Anatomy Of A Salad

By Sarah Petty L. Ac., Dipl. Ac. on April 4th, 2012

If you have come to see me as a patient, you know how I generally feel about salads eaten in Winter (due to them being cold in nature). Many of you have even had your own salad fast. But the weather is warm, and pretty soon the Farmer’s Markets will be open for business! It is Spring! You have my blessing to eat salad! In this article I will discuss several ingredients that are healthy and will spruce up a tired salad.

The Greens

Get creative with your greens! There are all sorts of textures and flavors. For bite, add arugula or mustard greens. Endive and radicchio are bitter and are wonderful to beat the heat when it really starts to heat up! Butter lettuce and baby spinach are more mild. For a little pop of color, try a red leaf. Frisee has a wild texture and will add a nice crunch to your salad. Most farmer’s markets will have their own seasonal mix-so try that out! And of course you can always get a bag of mixed mesclun greens at your local grocery.


Nuts are a wonderful source of protein, healthy fats and enzymes. A hand full of raw cashews will help fight tooth decay and will add a soft crunch and a buttery flavor. Almonds, walnuts, sunflower seeds, soy nuts, pistachios-any of your favorite nuts and seeds will do. Fresh peas have a good amount of protein and if you have no allergies to soy, tofu or tempe is yummy as well! Beans can add protein and fiber to a delicious salad. Last, but not least, any left over meat from the night before-steak, chicken, fish-can make a salad a hearty meal.

Fruits & Veggies

Dried fruit is very flavorful. About a dozen dried cherries can act as a natural analgesic! You can get creative with your dried fruits! Papaya, mango, goji berries, figs etc. Since it’s spring, fresh fruit is abundant! Berries are great at cutting down inflammation. Avacado is a favorite of mine to add in salads. It gives a creaminess to the mix and while providing nearly 20 essential nutrients, including fiber, potassium, Vitamin E, B-vitamins and folic acid. Cherry or heirloom tomatoes, sugar snap peas, carrots, artichoke hearts, bell peppers, and any other of your favorite veggies will do.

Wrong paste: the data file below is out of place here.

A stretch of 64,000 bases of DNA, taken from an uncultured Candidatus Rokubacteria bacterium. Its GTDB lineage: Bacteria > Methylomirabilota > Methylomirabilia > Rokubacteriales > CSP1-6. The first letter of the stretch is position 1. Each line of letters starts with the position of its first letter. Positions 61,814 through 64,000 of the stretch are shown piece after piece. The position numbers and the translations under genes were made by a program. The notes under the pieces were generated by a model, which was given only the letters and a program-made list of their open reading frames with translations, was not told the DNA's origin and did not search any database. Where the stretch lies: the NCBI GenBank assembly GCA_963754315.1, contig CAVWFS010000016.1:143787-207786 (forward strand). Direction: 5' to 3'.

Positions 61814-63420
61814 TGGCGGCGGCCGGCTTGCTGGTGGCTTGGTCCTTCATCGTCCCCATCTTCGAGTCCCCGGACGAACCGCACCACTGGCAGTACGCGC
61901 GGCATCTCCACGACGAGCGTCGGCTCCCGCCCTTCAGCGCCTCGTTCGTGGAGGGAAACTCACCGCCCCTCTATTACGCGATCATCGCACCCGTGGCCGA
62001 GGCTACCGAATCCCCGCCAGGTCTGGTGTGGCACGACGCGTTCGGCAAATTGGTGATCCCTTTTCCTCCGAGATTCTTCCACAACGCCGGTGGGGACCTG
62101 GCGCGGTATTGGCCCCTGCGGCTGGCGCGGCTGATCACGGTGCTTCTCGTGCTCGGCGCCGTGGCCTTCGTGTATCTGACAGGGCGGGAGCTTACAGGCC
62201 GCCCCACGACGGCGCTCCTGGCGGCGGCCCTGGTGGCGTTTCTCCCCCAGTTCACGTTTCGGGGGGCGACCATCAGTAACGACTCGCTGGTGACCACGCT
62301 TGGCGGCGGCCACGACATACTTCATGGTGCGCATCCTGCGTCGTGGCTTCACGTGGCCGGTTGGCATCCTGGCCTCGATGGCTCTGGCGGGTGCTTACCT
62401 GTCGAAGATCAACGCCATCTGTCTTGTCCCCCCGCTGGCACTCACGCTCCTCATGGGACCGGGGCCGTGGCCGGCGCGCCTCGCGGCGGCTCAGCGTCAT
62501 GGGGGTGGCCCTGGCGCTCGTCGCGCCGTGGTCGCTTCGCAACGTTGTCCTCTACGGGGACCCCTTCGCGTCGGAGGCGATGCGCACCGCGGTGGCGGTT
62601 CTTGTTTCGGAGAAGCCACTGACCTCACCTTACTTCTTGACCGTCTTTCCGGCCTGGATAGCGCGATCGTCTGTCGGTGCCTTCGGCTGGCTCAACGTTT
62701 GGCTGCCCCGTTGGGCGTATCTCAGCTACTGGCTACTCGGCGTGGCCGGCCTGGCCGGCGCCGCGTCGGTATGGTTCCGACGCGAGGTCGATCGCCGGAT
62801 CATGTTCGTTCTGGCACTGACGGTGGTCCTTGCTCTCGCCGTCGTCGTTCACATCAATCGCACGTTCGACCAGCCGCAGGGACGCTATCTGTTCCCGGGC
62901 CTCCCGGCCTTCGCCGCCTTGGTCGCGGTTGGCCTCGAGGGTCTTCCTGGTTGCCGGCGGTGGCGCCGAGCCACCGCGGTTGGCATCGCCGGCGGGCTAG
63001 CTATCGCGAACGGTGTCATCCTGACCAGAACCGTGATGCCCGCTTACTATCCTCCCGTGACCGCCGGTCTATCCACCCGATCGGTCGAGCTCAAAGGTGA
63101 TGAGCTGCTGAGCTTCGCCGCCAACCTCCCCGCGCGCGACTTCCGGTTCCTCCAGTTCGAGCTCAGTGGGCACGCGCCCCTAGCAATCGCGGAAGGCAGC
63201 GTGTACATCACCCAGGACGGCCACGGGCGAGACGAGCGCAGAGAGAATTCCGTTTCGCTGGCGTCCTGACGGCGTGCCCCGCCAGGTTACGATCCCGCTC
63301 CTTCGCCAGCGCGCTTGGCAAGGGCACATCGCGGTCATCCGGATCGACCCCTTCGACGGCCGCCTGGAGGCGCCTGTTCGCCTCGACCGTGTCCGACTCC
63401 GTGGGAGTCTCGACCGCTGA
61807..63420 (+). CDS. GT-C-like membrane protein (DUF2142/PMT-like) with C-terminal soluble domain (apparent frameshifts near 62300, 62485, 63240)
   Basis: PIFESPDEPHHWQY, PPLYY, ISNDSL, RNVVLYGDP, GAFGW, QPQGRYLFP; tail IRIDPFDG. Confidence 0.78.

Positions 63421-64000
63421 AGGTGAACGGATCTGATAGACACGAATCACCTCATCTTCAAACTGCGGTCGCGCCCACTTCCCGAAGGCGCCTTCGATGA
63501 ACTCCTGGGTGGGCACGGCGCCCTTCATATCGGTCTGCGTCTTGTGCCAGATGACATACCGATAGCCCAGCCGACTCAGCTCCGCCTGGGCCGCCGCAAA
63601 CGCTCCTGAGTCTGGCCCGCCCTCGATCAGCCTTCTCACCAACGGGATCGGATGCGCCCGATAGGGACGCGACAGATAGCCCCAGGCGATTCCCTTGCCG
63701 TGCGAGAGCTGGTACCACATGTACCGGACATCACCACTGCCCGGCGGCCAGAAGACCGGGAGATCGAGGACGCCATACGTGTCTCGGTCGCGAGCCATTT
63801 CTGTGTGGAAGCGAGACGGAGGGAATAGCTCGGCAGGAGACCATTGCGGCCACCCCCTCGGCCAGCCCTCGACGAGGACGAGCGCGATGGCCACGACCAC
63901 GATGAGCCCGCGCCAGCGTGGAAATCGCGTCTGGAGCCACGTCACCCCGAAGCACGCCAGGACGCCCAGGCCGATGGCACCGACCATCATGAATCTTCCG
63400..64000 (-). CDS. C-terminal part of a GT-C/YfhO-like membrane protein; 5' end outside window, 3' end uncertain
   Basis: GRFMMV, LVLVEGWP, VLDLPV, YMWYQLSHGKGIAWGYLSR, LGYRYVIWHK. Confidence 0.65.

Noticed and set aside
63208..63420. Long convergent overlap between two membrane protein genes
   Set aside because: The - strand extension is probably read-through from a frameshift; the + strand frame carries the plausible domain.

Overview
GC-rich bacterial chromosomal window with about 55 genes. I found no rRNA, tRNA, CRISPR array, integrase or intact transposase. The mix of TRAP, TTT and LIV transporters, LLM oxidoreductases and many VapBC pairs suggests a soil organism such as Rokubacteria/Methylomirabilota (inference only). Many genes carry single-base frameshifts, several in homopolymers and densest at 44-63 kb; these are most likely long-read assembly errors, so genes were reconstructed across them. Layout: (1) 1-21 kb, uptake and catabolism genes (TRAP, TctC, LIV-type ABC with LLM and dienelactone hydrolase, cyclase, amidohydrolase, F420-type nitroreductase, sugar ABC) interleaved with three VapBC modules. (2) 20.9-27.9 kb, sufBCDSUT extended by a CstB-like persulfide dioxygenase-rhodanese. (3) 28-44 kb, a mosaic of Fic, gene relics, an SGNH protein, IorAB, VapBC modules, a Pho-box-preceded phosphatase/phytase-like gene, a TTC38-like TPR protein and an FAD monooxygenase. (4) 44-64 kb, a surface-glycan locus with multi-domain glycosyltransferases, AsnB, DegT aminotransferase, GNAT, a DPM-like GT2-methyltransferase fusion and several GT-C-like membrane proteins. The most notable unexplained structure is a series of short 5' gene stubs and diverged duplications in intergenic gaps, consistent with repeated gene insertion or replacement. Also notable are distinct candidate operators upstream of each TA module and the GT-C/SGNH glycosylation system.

Make Your Own Dressing!

Look for some recipes to make your own salad dressings that you know will have 6 or fewer ingredients! And try not to drench your salad. When it comes to a good dressing, a little will go a long way! Feel free and experiment. All you need is a fat, a liquid, and flavor. I will include a few of my favorites.

Mustard Vinaigrette

  • 1 clove of garlic, smashed
  • 2 tablespoons of balsamic vinegar
  • 1 teaspoon Dijon mustard
  • 5-6 tablespoons oil (avocado oil, olive oil)
  • salt and freshly ground pepper to taste

Creamy Cilantro Avocado

Puree in a blender:

  • 1/2 ripe avocado
  • 3/4 cup packed fresh cilantro
  • 1/2 cup nonfat plain yogurt
  • 2 scallions, chopped
  • 1 clove garlic, quartered
  • 1 tablespoon lime juice
  • 1/2 teaspoon sugar
  • 1/2 teaspoon salt

Orange-Walnut Vinaigrette

  • 1/3 cup walnut oil
  • 1/3 cup orange juice
  • 1 tablespoon red-wine vinegar
  • 1 clove garlic, minced
  • 1 teaspoon freshly grated orange zest
  • 1 teaspoon reduced-sodium soy sauce
  • 1/4 teaspoon salt
  • 1/4 teaspoon freshly ground pepper

Sometimes I just add lemon juice and olive oil for a bright and fresh taste. I hope you feel inspired to get creative with your salads. There are infinite possibilities. If you have a favorite combo and/or salad dressing, feel free to share!

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